Leo Livens – Composer Pianist Teacher

Writing about Dorothy Pilling and Winifred Bury took me back to a familiar set of books and papers. Among them were two pieces for piano by Leo Livens. This music coloured my early days and I often imagined the nursery pictures as a child when my mother played Leo Livens’ “Sing A Song Of Sixpence” and “Little Polly Flinders”.

A Nice Chap

Leo Livens must have been a nice chap, I thought. How else could one feel about a composer who was charmed by nursery rhyme stories and saw fit to use them as his inspiration for at least two delightful miniatures? Getting older and asking my mother about Leo Livens led to a dead end. Her only comments were “Nobody knew what had happened to him” and “If you ever find a copy of ‘Lunar Rainbow’, let me know”. She only knew one person who had copies of at least some of his output for piano and that was Dorothy Pilling, her piano teacher.

A Conspiracy of Silence

Even at university, I spent some time trying to find out more about Leo Livens but details were virtually non-existent. A conspiracy of silence appeared to have surrounded this man to the extent that it would not have been unreasonable to assume that “Leo Livens” were a pseudonym.

A Sad Story

In the years between 1977 and 2005, I managed to purchase quite a lot of Leo Livens’ work and several things then happened quickly and mostly down to the internet. This came about because a relative of the Livens family, now living in Australia, was anxious to know about her ancestor – and rightly so. She had left an email address in an open forum and so I wrote to her, offering my information and ideas as I wanted to know more too. Leo Livens – as it turned out – had lived to a great old age even though in one book, an editor had speculatively decided that he must have died about 1961. What emerged subsequently was a sad but interesting story and one which deserves to be told.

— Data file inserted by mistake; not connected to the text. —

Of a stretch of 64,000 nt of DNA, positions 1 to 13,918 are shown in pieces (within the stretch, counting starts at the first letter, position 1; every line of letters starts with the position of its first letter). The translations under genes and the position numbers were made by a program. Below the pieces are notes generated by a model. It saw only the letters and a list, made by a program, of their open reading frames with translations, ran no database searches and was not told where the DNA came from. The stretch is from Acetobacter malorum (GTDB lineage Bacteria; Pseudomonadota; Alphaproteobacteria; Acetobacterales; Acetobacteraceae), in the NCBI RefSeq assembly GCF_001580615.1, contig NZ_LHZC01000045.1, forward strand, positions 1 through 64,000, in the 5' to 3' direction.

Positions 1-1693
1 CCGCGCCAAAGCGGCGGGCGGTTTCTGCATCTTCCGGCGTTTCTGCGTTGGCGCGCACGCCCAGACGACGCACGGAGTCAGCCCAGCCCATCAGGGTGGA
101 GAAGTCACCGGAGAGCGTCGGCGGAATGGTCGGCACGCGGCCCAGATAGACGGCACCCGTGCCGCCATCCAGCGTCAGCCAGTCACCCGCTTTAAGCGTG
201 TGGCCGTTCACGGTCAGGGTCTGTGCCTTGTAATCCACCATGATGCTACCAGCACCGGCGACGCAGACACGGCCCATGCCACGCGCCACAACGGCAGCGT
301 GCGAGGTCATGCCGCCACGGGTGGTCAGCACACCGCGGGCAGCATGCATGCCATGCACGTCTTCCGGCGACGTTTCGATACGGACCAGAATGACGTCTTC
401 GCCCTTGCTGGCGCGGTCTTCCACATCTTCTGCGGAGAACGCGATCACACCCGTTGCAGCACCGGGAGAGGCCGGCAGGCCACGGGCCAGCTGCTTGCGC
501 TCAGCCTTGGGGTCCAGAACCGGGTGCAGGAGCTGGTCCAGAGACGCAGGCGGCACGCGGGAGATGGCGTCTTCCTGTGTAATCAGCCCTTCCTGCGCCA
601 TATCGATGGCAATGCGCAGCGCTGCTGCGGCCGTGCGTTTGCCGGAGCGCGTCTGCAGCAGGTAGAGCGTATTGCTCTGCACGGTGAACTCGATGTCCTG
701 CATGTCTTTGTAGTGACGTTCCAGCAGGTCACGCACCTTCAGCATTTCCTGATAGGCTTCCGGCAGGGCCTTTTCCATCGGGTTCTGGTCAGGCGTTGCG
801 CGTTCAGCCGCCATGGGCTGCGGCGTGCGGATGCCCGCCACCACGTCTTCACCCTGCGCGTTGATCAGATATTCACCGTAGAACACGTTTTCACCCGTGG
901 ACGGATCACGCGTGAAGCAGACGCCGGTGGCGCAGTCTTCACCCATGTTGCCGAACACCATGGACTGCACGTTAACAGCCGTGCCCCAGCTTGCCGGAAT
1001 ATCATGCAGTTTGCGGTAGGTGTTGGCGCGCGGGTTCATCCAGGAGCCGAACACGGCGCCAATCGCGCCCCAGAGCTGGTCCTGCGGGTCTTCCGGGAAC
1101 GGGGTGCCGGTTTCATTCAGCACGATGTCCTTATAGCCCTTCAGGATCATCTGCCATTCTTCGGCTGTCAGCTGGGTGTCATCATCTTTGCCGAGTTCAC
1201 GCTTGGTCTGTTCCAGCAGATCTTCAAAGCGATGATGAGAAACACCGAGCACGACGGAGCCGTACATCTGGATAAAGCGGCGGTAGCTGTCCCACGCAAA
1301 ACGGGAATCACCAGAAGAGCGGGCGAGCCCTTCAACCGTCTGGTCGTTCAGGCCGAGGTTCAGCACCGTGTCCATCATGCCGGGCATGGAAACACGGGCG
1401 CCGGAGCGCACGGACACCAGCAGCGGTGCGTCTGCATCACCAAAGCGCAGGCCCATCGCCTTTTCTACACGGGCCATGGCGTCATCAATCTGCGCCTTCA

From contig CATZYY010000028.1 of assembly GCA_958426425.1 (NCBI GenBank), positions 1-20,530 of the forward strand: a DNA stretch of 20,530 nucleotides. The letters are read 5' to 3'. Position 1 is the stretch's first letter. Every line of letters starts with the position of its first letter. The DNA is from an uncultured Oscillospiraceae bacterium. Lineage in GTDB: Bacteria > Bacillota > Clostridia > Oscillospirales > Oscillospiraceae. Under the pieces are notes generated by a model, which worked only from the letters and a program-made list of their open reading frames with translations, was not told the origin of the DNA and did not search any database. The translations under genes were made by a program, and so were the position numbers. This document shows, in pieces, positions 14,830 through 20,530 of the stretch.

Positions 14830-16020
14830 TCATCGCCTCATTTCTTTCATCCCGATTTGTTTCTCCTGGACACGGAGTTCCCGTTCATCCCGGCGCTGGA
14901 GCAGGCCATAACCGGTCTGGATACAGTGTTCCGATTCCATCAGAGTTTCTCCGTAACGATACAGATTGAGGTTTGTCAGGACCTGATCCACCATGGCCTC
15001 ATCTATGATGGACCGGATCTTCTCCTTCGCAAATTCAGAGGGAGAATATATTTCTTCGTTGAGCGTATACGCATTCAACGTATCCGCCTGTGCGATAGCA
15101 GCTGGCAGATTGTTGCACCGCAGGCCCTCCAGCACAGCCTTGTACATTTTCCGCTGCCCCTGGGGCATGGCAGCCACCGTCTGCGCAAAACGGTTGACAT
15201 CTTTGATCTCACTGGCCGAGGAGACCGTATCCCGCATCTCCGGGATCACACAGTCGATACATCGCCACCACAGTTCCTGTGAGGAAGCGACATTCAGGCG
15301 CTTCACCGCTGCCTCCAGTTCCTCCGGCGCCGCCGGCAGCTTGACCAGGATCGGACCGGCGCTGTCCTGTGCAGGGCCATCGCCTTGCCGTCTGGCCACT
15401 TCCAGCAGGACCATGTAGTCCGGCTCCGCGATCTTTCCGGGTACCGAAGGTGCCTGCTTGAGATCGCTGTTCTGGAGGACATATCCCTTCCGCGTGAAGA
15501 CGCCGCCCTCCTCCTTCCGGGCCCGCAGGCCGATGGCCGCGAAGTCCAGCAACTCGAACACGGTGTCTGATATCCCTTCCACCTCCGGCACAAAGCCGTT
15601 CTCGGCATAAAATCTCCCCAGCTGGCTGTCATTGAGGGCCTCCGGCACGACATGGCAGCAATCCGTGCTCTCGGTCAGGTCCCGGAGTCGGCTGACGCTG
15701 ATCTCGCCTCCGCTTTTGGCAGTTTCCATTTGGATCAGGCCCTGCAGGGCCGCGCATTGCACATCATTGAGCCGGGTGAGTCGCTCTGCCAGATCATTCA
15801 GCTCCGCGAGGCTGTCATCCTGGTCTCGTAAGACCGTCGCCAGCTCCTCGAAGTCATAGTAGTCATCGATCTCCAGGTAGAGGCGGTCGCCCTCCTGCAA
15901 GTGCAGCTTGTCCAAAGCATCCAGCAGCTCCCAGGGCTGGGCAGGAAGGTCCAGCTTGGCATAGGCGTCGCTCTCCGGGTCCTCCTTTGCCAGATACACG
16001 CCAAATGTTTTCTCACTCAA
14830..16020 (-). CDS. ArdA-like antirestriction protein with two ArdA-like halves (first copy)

Horace Mann Livens and Vincent Van Gogh

Leo Livens was born 24th May 1896. His father, Horace Mann Livens was an artist – a great artist – and a personal friend of Vincent Van Gogh. Horace Mann Livens had even painted a portrait of Van Gogh when they were at the Académie Royale des Beaux-Arts, Antwerp, about 1885. Van Gogh afterwards invited him to Paris. Letters between the two are still in existence. Leo Livens’ mother was Gertrude Evangeline Brock. Horace Mann Livens often sketched and drew pictures of his children and luckily for us, a lot of these survived and are now held in galleries and collections. However, during the Second World War Horace Mann Livens’ home was a victim of the London blitz and much of his work was lost. Even more was lost in a fire at the home of his widow around 1957. For these reasons, we must assume that Evangeline’s and Leo’s manuscripts are lost to us and although copies may survive somewhere, they have yet to come to light.

The Matthay School